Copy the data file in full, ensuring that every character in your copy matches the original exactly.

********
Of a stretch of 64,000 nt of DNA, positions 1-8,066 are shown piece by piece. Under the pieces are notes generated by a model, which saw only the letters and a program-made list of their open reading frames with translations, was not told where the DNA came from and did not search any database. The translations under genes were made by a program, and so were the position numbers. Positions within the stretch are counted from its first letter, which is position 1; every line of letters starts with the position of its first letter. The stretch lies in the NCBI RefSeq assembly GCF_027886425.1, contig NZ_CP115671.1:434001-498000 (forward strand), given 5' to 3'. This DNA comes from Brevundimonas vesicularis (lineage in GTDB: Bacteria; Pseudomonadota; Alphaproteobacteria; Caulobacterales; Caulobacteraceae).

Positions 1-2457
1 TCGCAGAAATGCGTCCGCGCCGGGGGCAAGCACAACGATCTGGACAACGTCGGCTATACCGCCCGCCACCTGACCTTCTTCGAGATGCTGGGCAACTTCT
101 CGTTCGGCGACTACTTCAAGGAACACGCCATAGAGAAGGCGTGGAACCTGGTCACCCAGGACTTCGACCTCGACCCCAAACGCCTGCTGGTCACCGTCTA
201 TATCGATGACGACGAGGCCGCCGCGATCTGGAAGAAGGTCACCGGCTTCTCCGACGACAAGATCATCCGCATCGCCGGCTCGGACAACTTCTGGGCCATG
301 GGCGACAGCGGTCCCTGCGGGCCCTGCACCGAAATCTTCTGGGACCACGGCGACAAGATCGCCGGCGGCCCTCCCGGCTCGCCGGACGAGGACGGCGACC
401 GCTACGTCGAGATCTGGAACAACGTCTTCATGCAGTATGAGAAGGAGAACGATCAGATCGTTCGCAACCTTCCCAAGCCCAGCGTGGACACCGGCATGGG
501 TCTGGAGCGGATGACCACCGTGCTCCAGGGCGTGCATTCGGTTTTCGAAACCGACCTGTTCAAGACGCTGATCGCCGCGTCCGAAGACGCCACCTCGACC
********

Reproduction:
Of a stretch of 64,000 nt of DNA, positions 1-8,066 are shown piece by piece. Under the pieces are notes generated by a model, which saw only the letters and a program-made list of their open reading frames with translations, was not told where the DNA came from and did not search any database. The translations under genes were made by a program, and so were the position numbers. Positions within the stretch are counted from its first letter, which is position 1; every line of letters starts with the position of its first letter. The stretch lies in the NCBI RefSeq assembly GCF_027886425.1, contig NZ_CP115671.1:434001-498000 (forward strand), given 5' to 3'. This DNA comes from Brevundimonas vesicularis (lineage in GTDB: Bacteria; Pseudomonadota; Alphaproteobacteria; Caulobacterales; Caulobacteraceae).

Positions 1-2457
1 TCGCAGAAATGCGTCCGCGCCGGGGGCAAGCACAACGATCTGGACAACGTCGGCTATACCGCCCGCCACCTGACCTTCTTCGAGATGCTGGGCAACTTCT
101 CGTTCGGCGACTACTTCAAGGAACACGCCATAGAGAAGGCGTGGAACCTGGTCACCCAGGACTTCGACCTCGACCCCAAACGCCTGCTGGTCACCGTCTA
201 TATCGATGACGACGAGGCCGCCGCGATCTGGAAGAAGGTCACCGGCTTCTCCGACGACAAGATCATCCGCATCGCCGGCTCGGACAACTTCTGGGCCATG
301 GGCGACAGCGGTCCCTGCGGGCCCTGCACCGAAATCTTCTGGGACCACGGCGACAAGATCGCCGGCGGCCCTCCCGGCTCGCCGGACGAGGACGGCGACC
401 GCTACGTCGAGATCTGGAACAACGTCTTCATGCAGTATGAGAAGGAGAACGATCAGATCGTTCGCAACCTTCCCAAGCCCAGCGTGGACACCGGCATGGG
501 TCTGGAGCGGATGACCACCGTGCTCCAGGGCGTGCATTCGGTTTTCGAAACCGACCTGTTCAAGACGCTGATCGCCGCGTCCGAAGACGCCACCTCGACC